When I lived in England after college, I worked at Outward Bound in the Lake District. The closest town was called Penrith, and I would go there on my days off to eat at tea shops and browse the local bookstore. It is a lovely shop, still there nearly twenty years later, called The Bluebell Bookshop (the link is not for the store, just their address as they don’t seem to have a site).
One of many treasures I found there was a whole shelf of John Rowe Townsend books, a writer I posted about here already. They have a great Young Adult section for such a small store. The rest of the shop is packed with wonderful books on the Lakes, England, Scotland, art, photography, poetry, and fiction. Not surprising, this shop is one of the first places I took my husband to in 2004, when we went to visit.
As I perused the YA upstairs, he drifted around, looking at this and that, a bit of everything. When I came downstairs, he had a small, white* book in his hand. “We have to get this,” he said, holding it up. Well, it’s not like I really am one to say no to any book purchase, and so we left the store with it.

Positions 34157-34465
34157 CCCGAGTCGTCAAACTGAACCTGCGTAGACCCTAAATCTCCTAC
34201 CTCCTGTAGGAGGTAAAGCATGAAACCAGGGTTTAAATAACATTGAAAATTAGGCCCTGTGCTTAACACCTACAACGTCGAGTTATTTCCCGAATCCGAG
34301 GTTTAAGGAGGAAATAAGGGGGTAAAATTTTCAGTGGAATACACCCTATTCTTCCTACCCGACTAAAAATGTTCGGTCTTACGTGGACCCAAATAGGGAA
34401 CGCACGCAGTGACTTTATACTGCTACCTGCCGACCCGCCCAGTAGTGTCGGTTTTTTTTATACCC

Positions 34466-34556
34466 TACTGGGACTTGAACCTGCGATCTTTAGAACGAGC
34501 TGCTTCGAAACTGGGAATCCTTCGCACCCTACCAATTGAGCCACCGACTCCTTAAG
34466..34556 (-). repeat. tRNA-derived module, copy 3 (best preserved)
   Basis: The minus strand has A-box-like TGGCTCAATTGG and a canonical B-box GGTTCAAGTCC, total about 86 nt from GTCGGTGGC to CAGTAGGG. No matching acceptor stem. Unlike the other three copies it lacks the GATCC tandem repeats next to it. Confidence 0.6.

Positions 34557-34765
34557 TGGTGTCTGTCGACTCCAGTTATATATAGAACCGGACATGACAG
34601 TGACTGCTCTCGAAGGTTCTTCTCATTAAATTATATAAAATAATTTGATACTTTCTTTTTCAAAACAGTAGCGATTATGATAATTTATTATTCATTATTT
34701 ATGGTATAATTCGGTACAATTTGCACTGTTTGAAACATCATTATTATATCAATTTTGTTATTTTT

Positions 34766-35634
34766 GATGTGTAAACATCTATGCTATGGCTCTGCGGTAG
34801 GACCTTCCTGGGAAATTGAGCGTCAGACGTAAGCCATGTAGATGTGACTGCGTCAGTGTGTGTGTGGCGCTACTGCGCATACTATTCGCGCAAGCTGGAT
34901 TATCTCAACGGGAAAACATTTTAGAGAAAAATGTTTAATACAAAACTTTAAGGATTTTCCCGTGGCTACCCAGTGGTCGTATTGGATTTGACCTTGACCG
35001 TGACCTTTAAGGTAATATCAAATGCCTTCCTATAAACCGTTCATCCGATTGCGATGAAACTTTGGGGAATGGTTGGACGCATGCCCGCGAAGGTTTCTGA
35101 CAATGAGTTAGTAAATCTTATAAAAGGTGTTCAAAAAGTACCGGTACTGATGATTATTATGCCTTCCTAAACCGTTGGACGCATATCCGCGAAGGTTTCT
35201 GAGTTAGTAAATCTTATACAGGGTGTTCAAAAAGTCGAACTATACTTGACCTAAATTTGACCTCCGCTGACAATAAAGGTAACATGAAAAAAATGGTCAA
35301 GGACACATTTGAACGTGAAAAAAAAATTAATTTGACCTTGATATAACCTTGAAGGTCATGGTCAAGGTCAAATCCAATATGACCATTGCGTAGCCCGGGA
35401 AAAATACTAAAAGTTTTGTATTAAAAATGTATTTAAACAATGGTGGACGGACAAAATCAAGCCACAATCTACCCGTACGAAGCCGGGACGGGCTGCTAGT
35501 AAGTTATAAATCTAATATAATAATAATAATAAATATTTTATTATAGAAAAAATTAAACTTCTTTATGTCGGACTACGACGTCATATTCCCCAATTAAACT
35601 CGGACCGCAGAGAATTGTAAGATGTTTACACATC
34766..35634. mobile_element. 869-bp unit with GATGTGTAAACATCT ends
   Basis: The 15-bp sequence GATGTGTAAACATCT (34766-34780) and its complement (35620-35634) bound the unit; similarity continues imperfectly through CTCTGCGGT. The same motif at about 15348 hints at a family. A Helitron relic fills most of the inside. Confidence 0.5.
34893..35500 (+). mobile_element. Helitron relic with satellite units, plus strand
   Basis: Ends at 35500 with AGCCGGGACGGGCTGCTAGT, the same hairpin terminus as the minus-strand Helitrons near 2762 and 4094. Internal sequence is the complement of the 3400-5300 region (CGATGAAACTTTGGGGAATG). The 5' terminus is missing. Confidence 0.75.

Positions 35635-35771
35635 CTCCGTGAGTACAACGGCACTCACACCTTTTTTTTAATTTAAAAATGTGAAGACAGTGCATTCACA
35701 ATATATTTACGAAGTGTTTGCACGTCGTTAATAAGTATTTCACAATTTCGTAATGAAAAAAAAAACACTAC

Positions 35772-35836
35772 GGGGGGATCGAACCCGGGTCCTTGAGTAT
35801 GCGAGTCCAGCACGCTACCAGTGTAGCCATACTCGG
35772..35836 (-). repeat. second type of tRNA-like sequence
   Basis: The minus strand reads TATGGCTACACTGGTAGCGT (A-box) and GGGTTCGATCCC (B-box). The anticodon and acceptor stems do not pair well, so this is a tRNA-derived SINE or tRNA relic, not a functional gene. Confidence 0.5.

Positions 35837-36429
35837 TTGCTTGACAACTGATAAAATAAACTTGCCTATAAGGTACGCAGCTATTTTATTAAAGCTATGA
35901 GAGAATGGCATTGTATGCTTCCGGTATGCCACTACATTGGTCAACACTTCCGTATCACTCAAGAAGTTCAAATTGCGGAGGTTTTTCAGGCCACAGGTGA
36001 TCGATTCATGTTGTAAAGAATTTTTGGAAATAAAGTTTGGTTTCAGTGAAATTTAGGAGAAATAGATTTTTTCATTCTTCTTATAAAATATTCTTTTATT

That evening, he was so engrossed in the little book that neither I, nor my friend Carole, could get a word out of him. When he was done, he said, simply, “You have to read this.” And so I did.
What he gave me was a novella called Snow by Maxence Fermine. It is one of the most beautiful, lyrical, and loveliest books I’ve ever read. On the cover, it says: and they loved each other suspended on a thread of snow
Frankly, I think that should be enough to make you go straight from here to order a copy for yourself. But if it’s not, just try and resist this:
Yuko Akita had two passions.
On coming of age, Yuko is expected to become either a monk or a warrior. He decides instead to become a poet. And to write poems about snow. But to become a master poet he must also master the arts of painting, and of music, and of calligraphy.
And lastly, the art of love…
*I know this cover is pink, but the one we bought is white.